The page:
A temporary stay has been issued by the U.S. Appeals Court for the Sixth Circuit concerning gay marriages. According to a court order released Saturday afternoon, “To allow a more reasoned consideration of the motion to stay, it is ordered that the district court’s judgment is temporarily stayed until Wednesday.” The order was issued in response to Attorney General Bill Schuette’s request for an emergency stay.
According to Harbor Unitarian Universalist Congregation Pastor Bill Freeman, “We’re trying to beat Bill Schuette to the punch. We want to get these weddings done while they’re legal,” he said.
Forty-two-year-old April DeBoer and 49-year-old Jayne Rowse, who are at the center of a gay marriage adoption case, did not marry today; however, both intend to marry once the adoption case has been settled. “We will be getting married when we know that our marriage is forever binding,” DeBoer shared.
The couple are attempting to raise three special needs children. Since Michigan laws reserve joint adoption rights to heterosexual couples, DeBoer and Rowse filed a lawsuit in 2012.
“I think most everybody kind of expected a stay in the first place. For all the people who had a chance to get out and get married, it’s a wonderful thing. We’re still thrilled it was ruled unconstitutional. The AG’s office has said all along they were going to appeal it. We’re going to follow through until it’s done, everyone in the state of Michigan can get married,” DeBoer said.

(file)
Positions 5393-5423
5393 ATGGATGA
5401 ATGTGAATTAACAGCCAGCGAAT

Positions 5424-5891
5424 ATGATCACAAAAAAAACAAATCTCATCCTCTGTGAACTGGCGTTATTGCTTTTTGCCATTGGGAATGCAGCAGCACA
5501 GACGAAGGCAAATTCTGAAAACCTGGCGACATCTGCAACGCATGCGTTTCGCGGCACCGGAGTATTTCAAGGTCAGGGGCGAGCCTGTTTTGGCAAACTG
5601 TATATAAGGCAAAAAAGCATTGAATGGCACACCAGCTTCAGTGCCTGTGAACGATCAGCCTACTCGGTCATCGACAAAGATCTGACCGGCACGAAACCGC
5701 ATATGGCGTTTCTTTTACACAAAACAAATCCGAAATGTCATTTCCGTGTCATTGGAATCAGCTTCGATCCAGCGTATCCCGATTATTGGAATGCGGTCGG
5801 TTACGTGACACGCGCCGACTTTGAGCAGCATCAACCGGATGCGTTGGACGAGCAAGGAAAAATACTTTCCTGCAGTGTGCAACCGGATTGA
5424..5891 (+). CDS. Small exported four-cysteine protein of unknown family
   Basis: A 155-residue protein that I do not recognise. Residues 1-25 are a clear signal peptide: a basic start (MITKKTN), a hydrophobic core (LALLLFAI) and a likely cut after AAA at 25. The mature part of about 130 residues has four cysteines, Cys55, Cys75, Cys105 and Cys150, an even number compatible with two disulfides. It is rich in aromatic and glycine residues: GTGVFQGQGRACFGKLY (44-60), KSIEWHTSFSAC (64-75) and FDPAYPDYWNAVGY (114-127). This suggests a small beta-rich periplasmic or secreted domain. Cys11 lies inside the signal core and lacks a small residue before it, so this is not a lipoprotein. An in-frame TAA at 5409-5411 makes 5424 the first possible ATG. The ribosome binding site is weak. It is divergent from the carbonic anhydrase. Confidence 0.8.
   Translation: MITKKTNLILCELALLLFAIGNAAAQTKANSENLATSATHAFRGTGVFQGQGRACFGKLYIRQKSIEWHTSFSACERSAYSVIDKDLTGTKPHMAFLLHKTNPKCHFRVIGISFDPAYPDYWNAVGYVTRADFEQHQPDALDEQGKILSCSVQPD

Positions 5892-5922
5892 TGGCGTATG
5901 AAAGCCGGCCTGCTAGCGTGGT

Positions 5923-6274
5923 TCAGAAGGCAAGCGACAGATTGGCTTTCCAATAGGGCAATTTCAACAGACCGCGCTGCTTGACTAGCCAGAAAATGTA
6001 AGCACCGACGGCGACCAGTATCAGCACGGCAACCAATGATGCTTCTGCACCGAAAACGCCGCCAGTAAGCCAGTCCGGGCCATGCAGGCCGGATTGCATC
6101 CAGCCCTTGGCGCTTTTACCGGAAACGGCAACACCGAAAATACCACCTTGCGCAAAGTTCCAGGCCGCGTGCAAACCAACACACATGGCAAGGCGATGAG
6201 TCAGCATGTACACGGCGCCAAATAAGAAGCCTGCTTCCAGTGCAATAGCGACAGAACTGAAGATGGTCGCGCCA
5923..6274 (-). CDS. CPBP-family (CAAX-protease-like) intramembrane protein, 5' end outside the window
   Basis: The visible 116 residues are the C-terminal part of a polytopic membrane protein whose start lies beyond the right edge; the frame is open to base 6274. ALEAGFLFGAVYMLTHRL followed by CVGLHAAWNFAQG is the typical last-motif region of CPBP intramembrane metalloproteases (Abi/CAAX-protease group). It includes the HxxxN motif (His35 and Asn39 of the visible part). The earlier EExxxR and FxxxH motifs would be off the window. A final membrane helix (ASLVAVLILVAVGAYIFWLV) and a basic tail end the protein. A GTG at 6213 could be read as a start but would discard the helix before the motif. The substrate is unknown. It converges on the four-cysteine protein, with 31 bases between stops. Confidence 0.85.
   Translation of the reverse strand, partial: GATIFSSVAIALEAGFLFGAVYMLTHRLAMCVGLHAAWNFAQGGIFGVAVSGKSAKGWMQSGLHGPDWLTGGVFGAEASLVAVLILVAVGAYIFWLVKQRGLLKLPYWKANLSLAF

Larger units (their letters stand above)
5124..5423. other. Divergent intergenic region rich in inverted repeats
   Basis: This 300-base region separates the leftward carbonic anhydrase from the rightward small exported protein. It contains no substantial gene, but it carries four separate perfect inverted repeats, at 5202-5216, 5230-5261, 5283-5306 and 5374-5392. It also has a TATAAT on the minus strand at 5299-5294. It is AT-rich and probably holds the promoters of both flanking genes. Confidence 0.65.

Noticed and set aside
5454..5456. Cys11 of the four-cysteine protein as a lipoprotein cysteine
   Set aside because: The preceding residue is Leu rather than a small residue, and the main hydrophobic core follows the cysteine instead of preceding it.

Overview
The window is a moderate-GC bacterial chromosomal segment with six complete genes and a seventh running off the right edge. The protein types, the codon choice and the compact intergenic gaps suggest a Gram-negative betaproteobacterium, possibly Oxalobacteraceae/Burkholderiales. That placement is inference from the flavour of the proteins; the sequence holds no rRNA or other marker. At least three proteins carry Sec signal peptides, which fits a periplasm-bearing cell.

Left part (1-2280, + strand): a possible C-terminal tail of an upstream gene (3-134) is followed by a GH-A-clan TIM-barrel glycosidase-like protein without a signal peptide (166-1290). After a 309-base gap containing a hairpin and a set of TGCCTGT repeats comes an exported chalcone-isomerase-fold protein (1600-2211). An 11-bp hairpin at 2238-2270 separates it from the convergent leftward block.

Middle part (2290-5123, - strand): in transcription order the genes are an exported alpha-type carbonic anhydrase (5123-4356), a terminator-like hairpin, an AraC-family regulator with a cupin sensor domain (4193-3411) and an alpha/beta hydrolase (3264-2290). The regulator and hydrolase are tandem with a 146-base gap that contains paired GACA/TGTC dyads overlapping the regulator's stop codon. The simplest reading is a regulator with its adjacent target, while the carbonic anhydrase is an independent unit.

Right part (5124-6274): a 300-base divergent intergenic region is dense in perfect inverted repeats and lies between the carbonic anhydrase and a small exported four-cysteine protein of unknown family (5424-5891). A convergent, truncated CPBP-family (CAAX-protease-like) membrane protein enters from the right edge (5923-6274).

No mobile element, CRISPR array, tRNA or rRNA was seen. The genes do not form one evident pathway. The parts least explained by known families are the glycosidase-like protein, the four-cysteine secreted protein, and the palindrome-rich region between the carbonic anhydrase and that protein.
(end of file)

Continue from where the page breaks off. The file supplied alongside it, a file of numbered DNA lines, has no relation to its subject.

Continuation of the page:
Dana Nessel, who is the co-counsel for DeBoer and Rowse, discussed her concern that only a minority of Michigan counties made concessions to allow for marriage ceremonies on Saturday. “People are going to have to wait now. Unfortunately, every minute a couple waits to get married and adopt their children is another day that the family is left vulnerable. It’s disappointing in that we have 83 counties in Michigan, and only four of them made special attempts to allow people to marry Saturday. But it doesn’t change the ruling by Judge Freidman, and we’re optimistic about the outcome.”
On Saturday, four Michigan counties issued licenses totaling 323 before the clerks offices closed. According to the county clerk for the Lansing area, Barb Byrum, “People have been waiting way too long already. It just made me sick that they would be waiting until Monday.”
Resident Christine Weick does not feel the same as Byrum. “This is where the Christians at some point will look back and say we should have taken a stand. We’ve become complacent with God’s word. As we allow this sin to continue, it will creep into the church,” Weick said.
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